STRAIGHT TALK­ING

Ori­ana Situ chivers, 19, from Pad­dock Wood, needs an op, but time is run­ning out…

Pick Me Up! Special - - + Your Health -

No­body likes get­ting changed for PE as a teen. But for me, it was hell. Be­cause I knew the other girls would stare at the bulky brace around my torso.

I had to wear it to stop my spine from curv­ing any more than it al­ready had.

At seven-years-old, I’d been di­ag­nosed with sco­l­io­sis, an ab­nor­mal cur­va­ture of the spine.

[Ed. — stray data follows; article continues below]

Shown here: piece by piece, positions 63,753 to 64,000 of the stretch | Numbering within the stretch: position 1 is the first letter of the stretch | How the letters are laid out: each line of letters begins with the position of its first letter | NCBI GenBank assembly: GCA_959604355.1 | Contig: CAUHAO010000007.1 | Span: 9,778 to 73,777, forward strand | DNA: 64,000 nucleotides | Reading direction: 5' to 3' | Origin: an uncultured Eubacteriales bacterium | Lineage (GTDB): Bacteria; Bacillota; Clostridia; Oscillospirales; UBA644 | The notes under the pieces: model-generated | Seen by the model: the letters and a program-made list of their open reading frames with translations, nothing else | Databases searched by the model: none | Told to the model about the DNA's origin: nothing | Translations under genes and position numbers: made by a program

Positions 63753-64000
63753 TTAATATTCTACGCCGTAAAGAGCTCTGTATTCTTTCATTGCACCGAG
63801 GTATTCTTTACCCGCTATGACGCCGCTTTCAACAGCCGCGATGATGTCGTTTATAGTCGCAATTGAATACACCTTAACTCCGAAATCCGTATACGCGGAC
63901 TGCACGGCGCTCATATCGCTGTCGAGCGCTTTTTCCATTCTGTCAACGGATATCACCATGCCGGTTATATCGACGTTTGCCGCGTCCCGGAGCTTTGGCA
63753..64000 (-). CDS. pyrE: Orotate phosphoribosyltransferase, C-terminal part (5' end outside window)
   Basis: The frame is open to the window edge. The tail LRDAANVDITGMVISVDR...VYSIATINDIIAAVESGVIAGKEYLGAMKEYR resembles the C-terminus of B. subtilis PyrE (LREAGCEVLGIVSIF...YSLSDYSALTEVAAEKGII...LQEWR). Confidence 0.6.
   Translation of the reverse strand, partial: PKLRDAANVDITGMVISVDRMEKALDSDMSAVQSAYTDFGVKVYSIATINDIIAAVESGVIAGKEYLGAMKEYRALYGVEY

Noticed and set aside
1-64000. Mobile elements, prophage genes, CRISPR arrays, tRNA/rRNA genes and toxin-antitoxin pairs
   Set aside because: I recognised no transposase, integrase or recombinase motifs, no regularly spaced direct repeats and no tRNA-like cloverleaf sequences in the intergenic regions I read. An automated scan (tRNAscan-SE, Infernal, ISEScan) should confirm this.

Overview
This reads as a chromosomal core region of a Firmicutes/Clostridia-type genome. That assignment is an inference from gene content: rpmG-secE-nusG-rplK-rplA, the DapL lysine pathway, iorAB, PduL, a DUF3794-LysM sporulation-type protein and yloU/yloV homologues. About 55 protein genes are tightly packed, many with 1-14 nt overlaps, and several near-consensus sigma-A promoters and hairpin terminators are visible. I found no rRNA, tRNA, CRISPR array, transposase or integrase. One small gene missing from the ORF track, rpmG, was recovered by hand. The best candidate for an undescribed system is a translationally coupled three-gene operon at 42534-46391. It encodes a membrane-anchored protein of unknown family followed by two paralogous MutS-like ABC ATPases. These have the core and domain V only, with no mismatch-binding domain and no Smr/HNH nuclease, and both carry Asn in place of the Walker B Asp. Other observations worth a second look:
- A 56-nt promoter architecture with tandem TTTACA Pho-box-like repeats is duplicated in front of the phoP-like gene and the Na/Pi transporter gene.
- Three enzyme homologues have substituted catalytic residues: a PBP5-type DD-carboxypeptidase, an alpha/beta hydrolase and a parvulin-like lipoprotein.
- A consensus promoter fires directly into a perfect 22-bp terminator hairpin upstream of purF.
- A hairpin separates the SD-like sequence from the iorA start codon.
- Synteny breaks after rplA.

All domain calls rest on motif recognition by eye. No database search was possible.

‘She has two 60-de­gree curves,’ doc­tors had ex­plained to my par­ents Mila, 44, and Jonathan, 46.

The only treat­ment avail­able was spinal-fu­sion surgery, us­ing screws and me­tal rods to fuse the spine into one bone.

But this could re­strict my up­per body move­ment and growth, and there was also a risk of paral­y­sis.

So my par­ents de­cided to let me choose what I wanted to do when I was older. I had to keep my brace on

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